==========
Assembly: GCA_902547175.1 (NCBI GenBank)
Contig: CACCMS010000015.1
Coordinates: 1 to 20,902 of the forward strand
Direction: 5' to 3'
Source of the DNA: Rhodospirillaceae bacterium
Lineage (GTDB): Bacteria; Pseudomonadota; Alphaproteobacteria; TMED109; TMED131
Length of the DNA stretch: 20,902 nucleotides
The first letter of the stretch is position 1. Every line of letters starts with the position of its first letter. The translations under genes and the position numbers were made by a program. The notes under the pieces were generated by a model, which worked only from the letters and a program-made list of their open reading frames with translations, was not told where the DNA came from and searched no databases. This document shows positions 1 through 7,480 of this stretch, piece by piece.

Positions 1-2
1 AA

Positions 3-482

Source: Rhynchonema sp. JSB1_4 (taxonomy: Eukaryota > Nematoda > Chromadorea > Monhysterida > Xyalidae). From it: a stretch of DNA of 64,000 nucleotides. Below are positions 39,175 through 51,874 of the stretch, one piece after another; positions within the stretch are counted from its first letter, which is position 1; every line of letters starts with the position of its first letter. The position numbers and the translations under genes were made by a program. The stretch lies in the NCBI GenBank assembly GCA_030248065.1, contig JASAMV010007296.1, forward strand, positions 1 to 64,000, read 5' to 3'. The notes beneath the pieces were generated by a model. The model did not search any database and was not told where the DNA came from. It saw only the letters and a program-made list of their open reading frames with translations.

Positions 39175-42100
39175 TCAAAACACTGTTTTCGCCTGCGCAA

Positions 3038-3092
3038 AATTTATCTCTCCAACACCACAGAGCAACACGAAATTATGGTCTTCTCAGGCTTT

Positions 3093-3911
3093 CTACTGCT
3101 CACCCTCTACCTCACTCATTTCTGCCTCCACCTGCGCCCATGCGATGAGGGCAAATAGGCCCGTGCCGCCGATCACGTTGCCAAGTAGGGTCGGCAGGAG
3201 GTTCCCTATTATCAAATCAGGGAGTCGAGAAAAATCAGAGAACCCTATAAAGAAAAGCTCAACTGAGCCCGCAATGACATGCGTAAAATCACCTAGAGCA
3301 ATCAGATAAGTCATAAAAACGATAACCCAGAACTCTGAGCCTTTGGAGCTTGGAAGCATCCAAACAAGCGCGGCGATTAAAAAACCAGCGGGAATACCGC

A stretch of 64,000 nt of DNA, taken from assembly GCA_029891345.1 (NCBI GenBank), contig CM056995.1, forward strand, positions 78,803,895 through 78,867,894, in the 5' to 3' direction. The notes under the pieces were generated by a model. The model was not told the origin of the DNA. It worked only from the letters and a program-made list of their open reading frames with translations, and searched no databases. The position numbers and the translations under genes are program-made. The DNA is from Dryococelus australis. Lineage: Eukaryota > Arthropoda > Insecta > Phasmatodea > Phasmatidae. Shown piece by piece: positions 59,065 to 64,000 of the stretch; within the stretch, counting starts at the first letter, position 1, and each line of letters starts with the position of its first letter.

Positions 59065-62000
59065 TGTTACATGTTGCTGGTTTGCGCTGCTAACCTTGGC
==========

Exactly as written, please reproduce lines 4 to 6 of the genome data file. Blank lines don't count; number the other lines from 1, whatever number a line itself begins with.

Direction: 5' to 3'
Source of the DNA: Rhodospirillaceae bacterium
Lineage (GTDB): Bacteria; Pseudomonadota; Alphaproteobacteria; TMED109; TMED131